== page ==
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Science Centers and Public Participation Methods, Strategies, and Barriers


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Science centers and museums are currently experimenting to strengthen the participation of the public in two-way conversations between the public and the institution. Eventually, these activities will lead to a stronger role of the public in the decision-making process of the museum. We analyzed the current situation faced by science museums in Europe in light of the recent discourse on public engagement with science and identified the main barriers and obstacles that prevent actual decision making of the public within the institutions. Finally, we discuss suggestions for solutions.
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DOI: 10.1177/1075547012458910
2013 35: 419 originally published online 25 SeptemberScience Communication
Andrea Bandelli and Elly A. Konijn
Science Centers and Public Participation: Methods, Strategies, and
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DOI: 10.1177/1075547012458910
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1VU University Amsterdam, Amsterdam, Netherlands
Corresponding Author:
Andrea Bandelli, Department of Communication Science, Faculty of Social Sciences, VU
University Amsterdam, De Boelelaan 1081, 1081 HV Amsterdam, Netherlands.
Science Centers and Public
Participation: Methods,
Strategies, and Barriers
Andrea Bandelli1 and Elly A. Konijn1
Science centers and museums are currently experimenting to strengthen
the participation of the public in two-way conversations between the public
and the institution. Eventually, these activities will lead to a stronger role of
the public in the decision-making process of the museum. We analyzed the
current situation faced by science museums in Europe in light of the recent
discourse on public engagement with science and identified the main barri-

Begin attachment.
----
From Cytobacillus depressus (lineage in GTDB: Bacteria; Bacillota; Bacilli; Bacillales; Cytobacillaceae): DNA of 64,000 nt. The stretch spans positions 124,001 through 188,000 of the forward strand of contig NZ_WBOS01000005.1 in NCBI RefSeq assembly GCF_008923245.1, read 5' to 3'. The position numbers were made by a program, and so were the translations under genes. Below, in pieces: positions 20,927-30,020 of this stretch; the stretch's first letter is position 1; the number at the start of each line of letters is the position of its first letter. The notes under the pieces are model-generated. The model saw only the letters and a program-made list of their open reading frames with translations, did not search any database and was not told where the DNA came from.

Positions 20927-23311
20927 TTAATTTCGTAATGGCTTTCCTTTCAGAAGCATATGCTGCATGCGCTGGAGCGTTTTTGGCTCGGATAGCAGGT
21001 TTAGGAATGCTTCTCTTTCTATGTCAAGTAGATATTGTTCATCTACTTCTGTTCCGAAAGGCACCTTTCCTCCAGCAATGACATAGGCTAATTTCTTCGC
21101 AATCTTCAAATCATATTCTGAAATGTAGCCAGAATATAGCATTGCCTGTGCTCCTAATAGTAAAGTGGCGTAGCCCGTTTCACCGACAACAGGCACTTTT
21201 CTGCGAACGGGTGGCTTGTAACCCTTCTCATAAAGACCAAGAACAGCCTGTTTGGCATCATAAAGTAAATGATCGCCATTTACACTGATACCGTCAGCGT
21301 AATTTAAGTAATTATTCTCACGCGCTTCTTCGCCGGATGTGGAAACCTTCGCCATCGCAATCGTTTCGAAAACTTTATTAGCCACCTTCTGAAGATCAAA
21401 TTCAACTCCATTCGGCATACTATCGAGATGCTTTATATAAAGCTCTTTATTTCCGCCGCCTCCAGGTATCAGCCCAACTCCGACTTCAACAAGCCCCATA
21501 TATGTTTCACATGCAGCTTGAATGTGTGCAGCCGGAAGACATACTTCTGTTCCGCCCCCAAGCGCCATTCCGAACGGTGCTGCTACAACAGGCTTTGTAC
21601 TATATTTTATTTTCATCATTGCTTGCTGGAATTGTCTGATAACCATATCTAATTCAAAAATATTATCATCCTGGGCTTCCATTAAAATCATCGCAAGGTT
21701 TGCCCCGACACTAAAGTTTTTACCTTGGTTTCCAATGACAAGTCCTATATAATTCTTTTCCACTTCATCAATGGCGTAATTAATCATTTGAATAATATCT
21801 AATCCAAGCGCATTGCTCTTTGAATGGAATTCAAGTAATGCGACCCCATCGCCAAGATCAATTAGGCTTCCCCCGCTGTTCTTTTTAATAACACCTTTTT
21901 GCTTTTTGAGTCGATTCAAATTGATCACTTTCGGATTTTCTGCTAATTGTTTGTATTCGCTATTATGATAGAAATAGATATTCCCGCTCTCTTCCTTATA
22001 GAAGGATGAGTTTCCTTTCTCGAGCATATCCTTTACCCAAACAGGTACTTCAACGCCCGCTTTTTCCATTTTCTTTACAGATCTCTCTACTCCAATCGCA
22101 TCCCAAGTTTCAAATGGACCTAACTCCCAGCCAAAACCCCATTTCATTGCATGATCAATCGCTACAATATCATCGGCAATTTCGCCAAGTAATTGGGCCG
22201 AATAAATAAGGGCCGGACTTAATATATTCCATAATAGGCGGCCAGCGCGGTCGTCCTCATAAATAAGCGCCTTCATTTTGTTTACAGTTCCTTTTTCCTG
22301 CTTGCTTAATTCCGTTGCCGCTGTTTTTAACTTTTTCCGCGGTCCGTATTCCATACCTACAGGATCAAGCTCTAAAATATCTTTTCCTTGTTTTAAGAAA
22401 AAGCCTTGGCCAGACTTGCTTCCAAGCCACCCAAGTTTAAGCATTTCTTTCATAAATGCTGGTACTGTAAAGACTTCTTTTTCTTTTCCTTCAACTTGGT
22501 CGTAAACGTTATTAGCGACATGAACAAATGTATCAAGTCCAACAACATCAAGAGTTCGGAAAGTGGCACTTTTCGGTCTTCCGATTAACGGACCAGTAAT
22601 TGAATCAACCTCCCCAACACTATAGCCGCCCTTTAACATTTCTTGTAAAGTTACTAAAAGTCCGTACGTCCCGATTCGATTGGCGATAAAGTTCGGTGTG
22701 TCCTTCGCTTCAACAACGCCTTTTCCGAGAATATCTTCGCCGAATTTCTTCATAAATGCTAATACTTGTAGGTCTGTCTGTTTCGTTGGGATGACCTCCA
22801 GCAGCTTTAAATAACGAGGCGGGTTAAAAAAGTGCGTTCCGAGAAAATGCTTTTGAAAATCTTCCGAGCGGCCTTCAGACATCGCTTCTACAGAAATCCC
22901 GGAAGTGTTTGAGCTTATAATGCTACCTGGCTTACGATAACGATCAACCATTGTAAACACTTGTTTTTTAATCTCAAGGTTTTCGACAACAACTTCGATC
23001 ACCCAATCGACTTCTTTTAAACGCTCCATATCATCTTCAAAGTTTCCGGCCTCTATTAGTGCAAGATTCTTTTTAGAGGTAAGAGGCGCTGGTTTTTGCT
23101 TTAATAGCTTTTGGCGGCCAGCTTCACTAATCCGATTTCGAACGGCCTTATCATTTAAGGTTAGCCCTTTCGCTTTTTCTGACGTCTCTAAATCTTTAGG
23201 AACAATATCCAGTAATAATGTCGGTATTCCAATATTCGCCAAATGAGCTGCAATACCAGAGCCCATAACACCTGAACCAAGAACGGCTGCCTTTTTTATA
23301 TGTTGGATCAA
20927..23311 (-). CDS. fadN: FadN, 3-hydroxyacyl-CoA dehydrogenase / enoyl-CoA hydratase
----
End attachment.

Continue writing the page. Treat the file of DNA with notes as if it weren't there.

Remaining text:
ers and obstacles that prevent actual decision making of the public within the
institutions. Finally, we discuss suggestions for solutions.
public engagement, science museums, science centers, public participation,
Science centers and museums (referred to as SCMs in the rest of this article)
have traditionally played an educational role offering their visitors opportu-
nities for informal science and lifelong learning, and they are usually recog-
nized as important players in the communication and dissemination of
science to the larger public. The past decade, however, has been character-
ized by an increased professional interest in and development of activities
420 Science Communication 35(4)
where participatory techniques engaging the public directly with scientists,
researchers, and policy makers are the key components of many public pro-
grams and exhibitions (S. R. Davies, 2009, 2011; Lehr et al., 2007). For
example, projects like “Meeting of Minds” or “Polka” (I. Anderson et al.,
2007; Parisse-Brassens, 2009) involved several SCMs where formal policy
statements in the field of neurological and genetic research were formulated
and subsequently brought to the European institutions. “Open labs” on the
museum floor provide researchers a place to conduct their doctoral and post-
doctoral research in open view of the public (Meyer, 2011). Increasingly
popular are also the “science live” programs, where the public serves as
subjects for a wide array of scientific experiments. Currently such programs
are running at the Science Museum in London, Science Center NEMO in
Amsterdam, Science Gallery in Dublin, and other locations.1 On a more
general level, the international field of science centers has formally resolved
to “further promote dialogue between scientists and the general public so that
public opinions on science and technology can be heard and incorporated
into decision-making processes.”2
SCMs aim therefore to be a direct link between the public and the “doing
of science,” where the museum is in a key position to manage the interactions
of the public with the stakeholders involved in the current practice of science
(Bell, 2008; Chittenden, 2011; Chittenden, Farmelo, & Lewenstein, 2004).
As a result, SCMs are effectively entering the field of science governance by
shaping the relationships of the public with other stakeholders, by enabling
the public to form images of science governance (Felt & Fochler, 2008,
2010), and by allowing the public to be directly involved in research activi-
ties, many of these of a controversial and innovative nature (Chittenden et al.,
2004). Furthermore, SCMs perform another critical function: They enable
scientists, researchers, and other stakeholders to shape and negotiate their
own images of the public. SCMs have become places where the “understand-
ing of the public by scientists” takes place (Lévy-Leblond, 1992), thanks
to the interactions between scientists and the public that they build and
At the same time, SCMs are under pressure to develop new strategies to
engage and involve the public in the development of their activities and pro-
grams, in order to strengthen their social relevance and become meaningful
players in the dialogue between science and society (Rodari & Merzagora,
2007). SCMs are therefore currently developing new methods to share the
traditional authority of the museum with the public and to achieve a more
transparent epistemological process (Cameron, 2008, 2010). The transpar-
ency of such epistemological process, it has been argued, cannot, be achieved,